Episode 53: Secular, Sacred, and Profane

As visitors to the U.S. Capitol building rotunda look upwards to the domed ceiling 180′ high above their heads, their gaze is met by “The Apotheosis of George Washington,” a spectacular 1865 fresco painting by Constantino Brumidi. Covering more than 4,000 square feet of the domed surface, the scene depicts George Washington in “apotheosis,” a greek word that means ascending to heaven like a god. Washington is flanked by a bevy of female forms, including, to either side of him, Liberty and Fame, along with 13 angelic beauties who complete the divine circle, each of whom represent one of the 13 colonies from the American Revolution. Bathed in mystic heavenly grandeur, the deified Washington represents the merging of the secular with the sacred in the casting of mythic national and imperial histories.

Our History

Attention class, today we are having a quiz. It is a winner-take-all-quiz, so that if you answer the question correctly you’ll pass the podcast with a perfect grade. If, however, you should select the wrong answer then you will fail and be condemned to live out the remainder of your days listening exclusively to self-help podcasts. Don’t worry, it’s multiple choice so you have a decent 1 in 4 chance of guessing correctly. 

    The question is:  Which of the following correctly describes an essential element of virtually any imperial or national history? 

A. Secular.

B. Sacred.

C. Profane.

D. All of the above.

Did not answer “D. All of the Above”? Well don’t feel bad, listening to self-help podcasts is surely a worthwhile way to live your life.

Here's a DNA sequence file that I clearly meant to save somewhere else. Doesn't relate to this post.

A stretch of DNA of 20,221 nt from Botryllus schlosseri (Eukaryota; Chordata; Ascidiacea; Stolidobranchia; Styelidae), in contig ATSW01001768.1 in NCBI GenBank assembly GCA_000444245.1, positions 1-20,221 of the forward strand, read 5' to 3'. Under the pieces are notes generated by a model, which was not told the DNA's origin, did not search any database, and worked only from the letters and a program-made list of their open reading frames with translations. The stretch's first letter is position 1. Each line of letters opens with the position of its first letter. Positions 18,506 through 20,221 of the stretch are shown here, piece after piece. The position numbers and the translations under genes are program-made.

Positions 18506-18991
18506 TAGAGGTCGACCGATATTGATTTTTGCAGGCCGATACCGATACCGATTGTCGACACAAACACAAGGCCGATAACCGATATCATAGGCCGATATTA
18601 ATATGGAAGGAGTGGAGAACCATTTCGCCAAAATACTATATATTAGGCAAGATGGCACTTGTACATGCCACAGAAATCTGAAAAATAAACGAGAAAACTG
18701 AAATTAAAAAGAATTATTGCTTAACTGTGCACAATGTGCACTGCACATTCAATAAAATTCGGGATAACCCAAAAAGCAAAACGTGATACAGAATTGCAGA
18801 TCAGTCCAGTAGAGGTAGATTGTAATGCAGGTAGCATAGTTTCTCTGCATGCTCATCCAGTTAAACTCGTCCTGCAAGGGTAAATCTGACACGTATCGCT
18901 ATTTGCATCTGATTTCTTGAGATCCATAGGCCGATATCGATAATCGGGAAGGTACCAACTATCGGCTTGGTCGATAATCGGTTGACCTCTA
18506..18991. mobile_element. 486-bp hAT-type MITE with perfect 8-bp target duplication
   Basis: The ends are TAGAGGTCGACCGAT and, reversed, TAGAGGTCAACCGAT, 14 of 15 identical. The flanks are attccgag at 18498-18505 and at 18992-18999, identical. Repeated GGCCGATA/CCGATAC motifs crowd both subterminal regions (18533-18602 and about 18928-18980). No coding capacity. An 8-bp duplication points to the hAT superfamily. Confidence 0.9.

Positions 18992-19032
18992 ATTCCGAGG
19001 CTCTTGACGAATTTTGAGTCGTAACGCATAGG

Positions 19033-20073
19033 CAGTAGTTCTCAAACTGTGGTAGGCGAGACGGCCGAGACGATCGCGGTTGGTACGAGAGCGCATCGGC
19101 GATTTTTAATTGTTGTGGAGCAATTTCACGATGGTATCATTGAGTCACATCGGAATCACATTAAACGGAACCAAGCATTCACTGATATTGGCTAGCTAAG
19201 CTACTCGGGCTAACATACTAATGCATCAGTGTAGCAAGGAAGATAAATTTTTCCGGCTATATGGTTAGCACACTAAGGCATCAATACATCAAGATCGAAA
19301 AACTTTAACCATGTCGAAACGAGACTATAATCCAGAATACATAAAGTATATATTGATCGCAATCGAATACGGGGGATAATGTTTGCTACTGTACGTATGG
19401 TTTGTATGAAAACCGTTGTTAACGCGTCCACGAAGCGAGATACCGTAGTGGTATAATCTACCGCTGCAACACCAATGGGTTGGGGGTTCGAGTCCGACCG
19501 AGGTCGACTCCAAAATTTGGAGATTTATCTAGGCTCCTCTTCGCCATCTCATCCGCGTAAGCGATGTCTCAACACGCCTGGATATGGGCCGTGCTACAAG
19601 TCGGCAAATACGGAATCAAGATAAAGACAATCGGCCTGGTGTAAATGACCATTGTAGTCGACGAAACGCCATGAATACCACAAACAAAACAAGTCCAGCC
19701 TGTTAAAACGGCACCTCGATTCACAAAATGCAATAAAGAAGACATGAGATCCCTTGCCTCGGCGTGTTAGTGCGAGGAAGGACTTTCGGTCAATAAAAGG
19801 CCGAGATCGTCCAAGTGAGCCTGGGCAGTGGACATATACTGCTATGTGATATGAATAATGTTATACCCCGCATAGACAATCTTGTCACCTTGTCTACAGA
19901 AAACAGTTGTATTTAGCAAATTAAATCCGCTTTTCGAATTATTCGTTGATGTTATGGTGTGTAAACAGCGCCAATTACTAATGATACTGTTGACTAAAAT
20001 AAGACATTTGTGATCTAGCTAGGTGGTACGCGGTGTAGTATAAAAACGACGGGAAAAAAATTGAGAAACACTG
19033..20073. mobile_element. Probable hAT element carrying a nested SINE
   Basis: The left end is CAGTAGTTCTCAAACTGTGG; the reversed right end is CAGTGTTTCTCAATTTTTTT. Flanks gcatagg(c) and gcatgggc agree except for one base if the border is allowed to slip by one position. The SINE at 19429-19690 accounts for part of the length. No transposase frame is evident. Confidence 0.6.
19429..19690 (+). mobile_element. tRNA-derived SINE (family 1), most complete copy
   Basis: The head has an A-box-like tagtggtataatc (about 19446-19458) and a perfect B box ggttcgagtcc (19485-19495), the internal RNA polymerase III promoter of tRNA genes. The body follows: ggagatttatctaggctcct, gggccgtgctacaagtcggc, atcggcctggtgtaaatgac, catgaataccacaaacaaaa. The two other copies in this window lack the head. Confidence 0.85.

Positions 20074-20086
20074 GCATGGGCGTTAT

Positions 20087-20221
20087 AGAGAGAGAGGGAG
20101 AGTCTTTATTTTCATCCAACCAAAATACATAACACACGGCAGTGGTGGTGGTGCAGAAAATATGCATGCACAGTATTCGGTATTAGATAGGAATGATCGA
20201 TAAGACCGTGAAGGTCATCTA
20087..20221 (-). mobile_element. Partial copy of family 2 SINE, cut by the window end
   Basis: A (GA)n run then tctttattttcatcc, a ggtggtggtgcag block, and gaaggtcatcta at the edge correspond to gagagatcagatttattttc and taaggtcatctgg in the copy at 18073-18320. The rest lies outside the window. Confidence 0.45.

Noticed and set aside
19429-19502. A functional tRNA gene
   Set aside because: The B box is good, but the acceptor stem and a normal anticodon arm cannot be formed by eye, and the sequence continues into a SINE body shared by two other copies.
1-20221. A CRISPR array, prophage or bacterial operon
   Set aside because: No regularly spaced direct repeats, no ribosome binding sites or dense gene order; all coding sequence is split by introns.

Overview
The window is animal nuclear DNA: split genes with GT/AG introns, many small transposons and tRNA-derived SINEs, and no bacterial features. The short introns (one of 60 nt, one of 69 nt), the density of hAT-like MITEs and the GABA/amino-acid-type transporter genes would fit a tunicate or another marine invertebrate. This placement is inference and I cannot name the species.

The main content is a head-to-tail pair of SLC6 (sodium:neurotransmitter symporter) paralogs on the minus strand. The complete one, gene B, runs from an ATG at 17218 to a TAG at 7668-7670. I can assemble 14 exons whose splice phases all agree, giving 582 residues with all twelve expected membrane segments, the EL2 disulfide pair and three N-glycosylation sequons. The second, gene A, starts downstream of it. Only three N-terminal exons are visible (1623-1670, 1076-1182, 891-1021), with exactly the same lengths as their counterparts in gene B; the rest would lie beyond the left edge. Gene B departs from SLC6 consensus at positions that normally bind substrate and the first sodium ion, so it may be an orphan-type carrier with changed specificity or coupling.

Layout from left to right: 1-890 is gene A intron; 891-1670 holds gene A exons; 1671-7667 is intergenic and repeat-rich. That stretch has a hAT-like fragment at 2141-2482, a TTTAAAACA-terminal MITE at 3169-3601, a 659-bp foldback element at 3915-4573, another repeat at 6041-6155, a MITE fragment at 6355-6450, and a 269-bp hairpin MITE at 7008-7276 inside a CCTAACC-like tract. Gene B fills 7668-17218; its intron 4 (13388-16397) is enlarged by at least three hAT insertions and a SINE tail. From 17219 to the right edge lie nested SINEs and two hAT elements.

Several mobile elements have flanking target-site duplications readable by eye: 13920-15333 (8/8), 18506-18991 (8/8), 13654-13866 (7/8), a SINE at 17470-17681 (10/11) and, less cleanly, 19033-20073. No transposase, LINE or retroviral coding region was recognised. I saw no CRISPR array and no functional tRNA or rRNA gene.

Recording this episode on the anniversary of the January 6, 2021 Capitol Insurrection, we felt obligated to make sense of the inevitable swelling up of nausea that memories of the day are sure to inspire, and the proportional part played by the national history and imperial history stories we tell ourselves in making and keeping us sick. Our diagnosis? Those stories are toxic and we are being poisoned. Our prescription? Tell truer and better stories. 

   Think of us as your friendly neighborhood history pharmacists, and from Emperor Aurangzeb to George Washington, we have the dosage you need to cure your history headache.

Mughal emperor Aurangzeb (r. 1658-1707) with falcon. The last of the great Mughal dynasts, Aurangzeb has often confounded history’s efforts to classify him as either sacred or secular, as a religious crusader or pragmatic politico.

Click to hear Episode 53 Secular, Sacred, and Profane

Sources Referenced and Items of Interest

Mdou Moctar, “Can Colonialism Be Overcome?” (December 6, 2021 New York Times)

Barbara D. and Thomas R. Metcalfe, A Concise History of Modern India (2001)

William A. Christian, Jr., Local Religion in Sixteenth-Century Spain (1989)

Gordon Wood, Review of Alan Taylor’s American Revolutions (September 6, 2016 NYT)

Phillis Wheatley – Poems, Biography (www.biography.com)

Q&A with Jennifer Morgan, Author of Reckoning With Slavery

Pankaj Mishra, Bland Fanatics: Liberals, Race, and Empire (2020)

“Too often as historians we have allowed power to tell the story.”

Josh Weiner

%d bloggers like this: